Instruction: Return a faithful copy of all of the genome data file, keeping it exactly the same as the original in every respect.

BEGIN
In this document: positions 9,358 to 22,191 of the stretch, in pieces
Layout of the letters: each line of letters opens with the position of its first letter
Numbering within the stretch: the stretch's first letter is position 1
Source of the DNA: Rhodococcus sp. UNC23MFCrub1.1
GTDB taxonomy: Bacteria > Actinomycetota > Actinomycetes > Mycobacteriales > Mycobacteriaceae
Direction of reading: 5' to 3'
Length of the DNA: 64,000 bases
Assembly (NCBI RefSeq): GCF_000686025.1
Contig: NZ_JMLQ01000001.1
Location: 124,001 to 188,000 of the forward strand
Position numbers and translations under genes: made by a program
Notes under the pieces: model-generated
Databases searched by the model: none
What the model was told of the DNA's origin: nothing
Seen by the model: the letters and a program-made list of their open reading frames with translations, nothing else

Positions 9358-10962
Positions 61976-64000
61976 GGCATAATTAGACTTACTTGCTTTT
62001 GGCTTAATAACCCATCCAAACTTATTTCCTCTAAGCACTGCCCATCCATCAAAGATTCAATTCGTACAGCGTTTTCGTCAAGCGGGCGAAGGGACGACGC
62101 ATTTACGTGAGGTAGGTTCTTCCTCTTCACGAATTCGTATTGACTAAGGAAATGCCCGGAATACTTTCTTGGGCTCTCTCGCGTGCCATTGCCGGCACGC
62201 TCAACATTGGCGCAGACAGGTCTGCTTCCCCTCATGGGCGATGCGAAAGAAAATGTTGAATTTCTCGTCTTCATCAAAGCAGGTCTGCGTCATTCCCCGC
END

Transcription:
In this document: positions 9,358 to 22,191 of the stretch, in pieces
Layout of the letters: each line of letters opens with the position of its first letter
Numbering within the stretch: the stretch's first letter is position 1
Source of the DNA: Rhodococcus sp. UNC23MFCrub1.1
GTDB taxonomy: Bacteria > Actinomycetota > Actinomycetes > Mycobacteriales > Mycobacteriaceae
Direction of reading: 5' to 3'
Length of the DNA: 64,000 bases
Assembly (NCBI RefSeq): GCF_000686025.1
Contig: NZ_JMLQ01000001.1
Location: 124,001 to 188,000 of the forward strand
Position numbers and translations under genes: made by a program
Notes under the pieces: model-generated
Databases searched by the model: none
What the model was told of the DNA's origin: nothing
Seen by the model: the letters and a program-made list of their open reading frames with translations, nothing else

Positions 9358-10962
Positions 61976-64000
61976 GGCATAATTAGACTTACTTGCTTTT
62001 GGCTTAATAACCCATCCAAACTTATTTCCTCTAAGCACTGCCCATCCATCAAAGATTCAATTCGTACAGCGTTTTCGTCAAGCGGGCGAAGGGACGACGC
62101 ATTTACGTGAGGTAGGTTCTTCCTCTTCACGAATTCGTATTGACTAAGGAAATGCCCGGAATACTTTCTTGGGCTCTCTCGCGTGCCATTGCCGGCACGC
62201 TCAACATTGGCGCAGACAGGTCTGCTTCCCCTCATGGGCGATGCGAAAGAAAATGTTGAATTTCTCGTCTTCATCAAAGCAGGTCTGCGTCATTCCCCGC